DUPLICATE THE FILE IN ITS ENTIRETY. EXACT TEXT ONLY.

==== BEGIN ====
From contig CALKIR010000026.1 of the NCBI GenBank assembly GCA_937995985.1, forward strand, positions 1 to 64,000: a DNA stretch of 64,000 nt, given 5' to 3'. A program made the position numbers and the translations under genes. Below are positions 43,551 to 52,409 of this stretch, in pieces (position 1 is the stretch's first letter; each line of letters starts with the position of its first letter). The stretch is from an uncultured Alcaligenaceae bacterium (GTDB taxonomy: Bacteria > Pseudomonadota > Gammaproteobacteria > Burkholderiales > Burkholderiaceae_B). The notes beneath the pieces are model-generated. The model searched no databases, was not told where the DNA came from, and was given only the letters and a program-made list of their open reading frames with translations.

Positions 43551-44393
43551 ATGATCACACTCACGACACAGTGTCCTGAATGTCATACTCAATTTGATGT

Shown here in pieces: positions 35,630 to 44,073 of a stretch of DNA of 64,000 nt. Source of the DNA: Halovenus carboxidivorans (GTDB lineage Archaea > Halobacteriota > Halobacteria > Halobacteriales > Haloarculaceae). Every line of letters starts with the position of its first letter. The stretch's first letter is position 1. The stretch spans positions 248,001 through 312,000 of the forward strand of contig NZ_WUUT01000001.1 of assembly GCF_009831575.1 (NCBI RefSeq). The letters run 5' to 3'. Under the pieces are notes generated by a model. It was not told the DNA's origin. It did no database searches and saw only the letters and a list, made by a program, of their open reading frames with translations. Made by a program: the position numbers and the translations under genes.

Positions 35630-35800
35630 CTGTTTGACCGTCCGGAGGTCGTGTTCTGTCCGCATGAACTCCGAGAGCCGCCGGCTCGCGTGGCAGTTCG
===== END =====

From contig CALKIR010000026.1 of the NCBI GenBank assembly GCA_937995985.1, forward strand, positions 1 to 64,000: a DNA stretch of 64,000 nt, given 5' to 3'. A program made the position numbers and the translations under genes. Below are positions 43,551 to 52,409 of this stretch, in pieces (position 1 is the stretch's first letter; each line of letters starts with the position of its first letter). The stretch is from an uncultured Alcaligenaceae bacterium (GTDB taxonomy: Bacteria > Pseudomonadota > Gammaproteobacteria > Burkholderiales > Burkholderiaceae_B). The notes beneath the pieces are model-generated. The model searched no databases, was not told where the DNA came from, and was given only the letters and a program-made list of their open reading frames with translations.

Positions 43551-44393
43551 ATGATCACACTCACGACACAGTGTCCTGAATGTCATACTCAATTTGATGT

Shown here in pieces: positions 35,630 to 44,073 of a stretch of DNA of 64,000 nt. Source of the DNA: Halovenus carboxidivorans (GTDB lineage Archaea > Halobacteriota > Halobacteria > Halobacteriales > Haloarculaceae). Every line of letters starts with the position of its first letter. The stretch's first letter is position 1. The stretch spans positions 248,001 through 312,000 of the forward strand of contig NZ_WUUT01000001.1 of assembly GCF_009831575.1 (NCBI RefSeq). The letters run 5' to 3'. Under the pieces are notes generated by a model. It was not told the DNA's origin. It did no database searches and saw only the letters and a list, made by a program, of their open reading frames with translations. Made by a program: the position numbers and the translations under genes.

Positions 35630-35800
35630 CTGTTTGACCGTCCGGAGGTCGTGTTCTGTCCGCATGAACTCCGAGAGCCGCCGGCTCGCGTGGCAGTTCG